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White House relaxes new rules on briefing Congress
The White House said Wednesday it was easing its new effort to restrict information available to Congress on military operations, investigations and law enforcement.
One day after members of the House and Senate from both parties objected to limitations the White House had imposed on briefing the Congress, an administration spokesman said President Bush had modified the policy so that key committees on Capitol Hill also will be brought into the informed circle.
White House press secretary Ari Fleischer said that under the new procedures, such Cabinet members as Defense Secretary Donald Rumsfeld would brief the House and Senate Armed Services Committees on classified information, and Secretary of State Colin L. Powell would fill in the foreign relations panels.
"The president is going to make sure that the appropriate committees get the information they need and that the members are going to be briefed on what has been going on, how it's worked," Senate Minority Leader Trent Lott, R-Miss., said after a weekly breakfast meeting with Bush.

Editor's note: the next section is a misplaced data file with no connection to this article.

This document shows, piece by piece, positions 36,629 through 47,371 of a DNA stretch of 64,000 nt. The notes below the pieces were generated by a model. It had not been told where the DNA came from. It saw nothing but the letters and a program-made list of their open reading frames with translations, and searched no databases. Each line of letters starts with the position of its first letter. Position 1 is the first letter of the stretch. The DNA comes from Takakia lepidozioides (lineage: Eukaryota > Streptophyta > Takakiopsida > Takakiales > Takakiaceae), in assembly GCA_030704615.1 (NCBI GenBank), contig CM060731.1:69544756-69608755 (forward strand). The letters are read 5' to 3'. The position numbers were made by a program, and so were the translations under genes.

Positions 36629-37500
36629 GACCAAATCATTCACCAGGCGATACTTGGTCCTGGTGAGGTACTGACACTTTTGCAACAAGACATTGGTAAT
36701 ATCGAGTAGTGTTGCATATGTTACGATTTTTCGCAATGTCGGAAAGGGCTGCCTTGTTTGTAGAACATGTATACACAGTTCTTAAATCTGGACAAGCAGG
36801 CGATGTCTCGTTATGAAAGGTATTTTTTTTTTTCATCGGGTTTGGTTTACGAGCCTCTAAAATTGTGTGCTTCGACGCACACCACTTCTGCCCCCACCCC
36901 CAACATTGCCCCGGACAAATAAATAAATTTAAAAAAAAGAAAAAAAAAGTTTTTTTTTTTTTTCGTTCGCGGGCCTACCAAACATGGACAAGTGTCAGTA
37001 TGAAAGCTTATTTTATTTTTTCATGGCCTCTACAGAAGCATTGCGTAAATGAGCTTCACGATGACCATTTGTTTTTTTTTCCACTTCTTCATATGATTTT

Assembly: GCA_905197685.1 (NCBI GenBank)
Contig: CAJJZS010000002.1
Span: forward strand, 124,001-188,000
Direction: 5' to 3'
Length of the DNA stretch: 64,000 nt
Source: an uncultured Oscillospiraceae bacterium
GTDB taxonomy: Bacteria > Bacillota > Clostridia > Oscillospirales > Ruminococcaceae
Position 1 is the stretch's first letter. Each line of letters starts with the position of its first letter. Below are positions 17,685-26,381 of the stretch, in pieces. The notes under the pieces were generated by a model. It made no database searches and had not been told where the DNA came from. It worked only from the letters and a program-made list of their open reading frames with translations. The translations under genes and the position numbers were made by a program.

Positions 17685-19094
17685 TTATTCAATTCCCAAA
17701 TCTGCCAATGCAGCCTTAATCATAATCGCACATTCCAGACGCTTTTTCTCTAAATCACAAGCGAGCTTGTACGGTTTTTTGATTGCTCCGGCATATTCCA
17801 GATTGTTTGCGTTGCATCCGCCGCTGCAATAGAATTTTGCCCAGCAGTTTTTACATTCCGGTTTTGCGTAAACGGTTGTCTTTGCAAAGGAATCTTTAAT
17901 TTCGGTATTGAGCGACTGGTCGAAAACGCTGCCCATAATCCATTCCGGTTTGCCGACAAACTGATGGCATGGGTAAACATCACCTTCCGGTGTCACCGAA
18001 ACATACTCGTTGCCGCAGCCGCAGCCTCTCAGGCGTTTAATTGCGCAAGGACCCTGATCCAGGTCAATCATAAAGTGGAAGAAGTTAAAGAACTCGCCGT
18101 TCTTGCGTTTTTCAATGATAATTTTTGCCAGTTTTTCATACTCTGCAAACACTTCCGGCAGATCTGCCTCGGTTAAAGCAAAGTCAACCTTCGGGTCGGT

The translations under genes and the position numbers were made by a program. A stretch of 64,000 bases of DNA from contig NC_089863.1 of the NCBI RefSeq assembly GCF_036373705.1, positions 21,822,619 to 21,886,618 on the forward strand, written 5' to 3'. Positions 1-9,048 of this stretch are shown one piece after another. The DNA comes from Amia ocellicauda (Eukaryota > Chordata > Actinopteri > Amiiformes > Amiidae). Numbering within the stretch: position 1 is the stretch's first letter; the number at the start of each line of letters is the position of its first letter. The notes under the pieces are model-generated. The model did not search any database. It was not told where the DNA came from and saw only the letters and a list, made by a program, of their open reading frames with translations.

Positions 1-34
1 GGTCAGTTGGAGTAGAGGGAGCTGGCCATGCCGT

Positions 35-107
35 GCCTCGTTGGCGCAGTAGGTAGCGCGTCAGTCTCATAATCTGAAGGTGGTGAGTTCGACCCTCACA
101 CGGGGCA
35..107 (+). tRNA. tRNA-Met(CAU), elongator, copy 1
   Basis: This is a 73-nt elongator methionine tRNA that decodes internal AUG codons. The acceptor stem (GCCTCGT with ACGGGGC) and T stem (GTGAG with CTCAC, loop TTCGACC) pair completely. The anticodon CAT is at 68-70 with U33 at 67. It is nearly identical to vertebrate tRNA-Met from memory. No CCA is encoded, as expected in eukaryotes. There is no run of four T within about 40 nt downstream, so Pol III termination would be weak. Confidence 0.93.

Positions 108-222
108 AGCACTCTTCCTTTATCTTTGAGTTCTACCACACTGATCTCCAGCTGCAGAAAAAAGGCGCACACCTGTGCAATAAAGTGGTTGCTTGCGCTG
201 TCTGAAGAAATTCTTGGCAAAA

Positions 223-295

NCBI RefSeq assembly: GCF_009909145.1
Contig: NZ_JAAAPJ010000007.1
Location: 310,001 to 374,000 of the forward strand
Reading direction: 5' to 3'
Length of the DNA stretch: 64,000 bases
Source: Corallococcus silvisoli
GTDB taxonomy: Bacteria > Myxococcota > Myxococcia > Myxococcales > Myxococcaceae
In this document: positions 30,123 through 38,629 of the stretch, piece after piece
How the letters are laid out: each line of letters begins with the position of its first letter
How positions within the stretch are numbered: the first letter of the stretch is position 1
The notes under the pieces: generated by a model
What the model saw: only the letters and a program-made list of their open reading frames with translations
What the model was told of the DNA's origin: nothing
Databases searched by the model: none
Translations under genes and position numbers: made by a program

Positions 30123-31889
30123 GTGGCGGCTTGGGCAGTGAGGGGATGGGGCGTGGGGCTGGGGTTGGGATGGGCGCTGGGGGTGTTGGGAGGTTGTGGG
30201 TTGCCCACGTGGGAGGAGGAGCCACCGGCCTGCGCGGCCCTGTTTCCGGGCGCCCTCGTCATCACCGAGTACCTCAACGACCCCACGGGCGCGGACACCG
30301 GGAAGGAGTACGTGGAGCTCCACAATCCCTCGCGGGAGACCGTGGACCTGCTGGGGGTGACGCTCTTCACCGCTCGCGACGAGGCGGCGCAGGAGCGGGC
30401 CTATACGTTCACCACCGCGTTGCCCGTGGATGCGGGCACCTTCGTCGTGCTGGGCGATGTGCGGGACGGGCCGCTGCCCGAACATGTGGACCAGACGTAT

On Friday, Bush sent a memorandum to Rumsfeld, Powell, Treasury Secretary Paul O'Neill, Attorney General John Ashcroft and the heads of the FBI and CIA telling them to restrict classified or sensitive information to the four top House and Senate Republican and Democratic leaders and the four top officials of the two chambers' intelligence committees.
On Wednesday, Fleischer indicated the briefings would remain guarded.
"Operational secrecy will be maintained," he said, emphasizing that the congressional leadership recognized the need to protect secrecy.
"I think it's fair to say: message received," he said. "The importance of keeping classified information classified has been stressed, and the president hopes that it will be closely, exactly adhered to."
At the same time, he said members of Congress need to be informed to oversee the work of the executive branch and its agencies.
In one step intended to relay some information to Congress, a representative of the Joint Chiefs of Staff and other Pentagon officials gave the full House a private briefing Wednesday afternoon.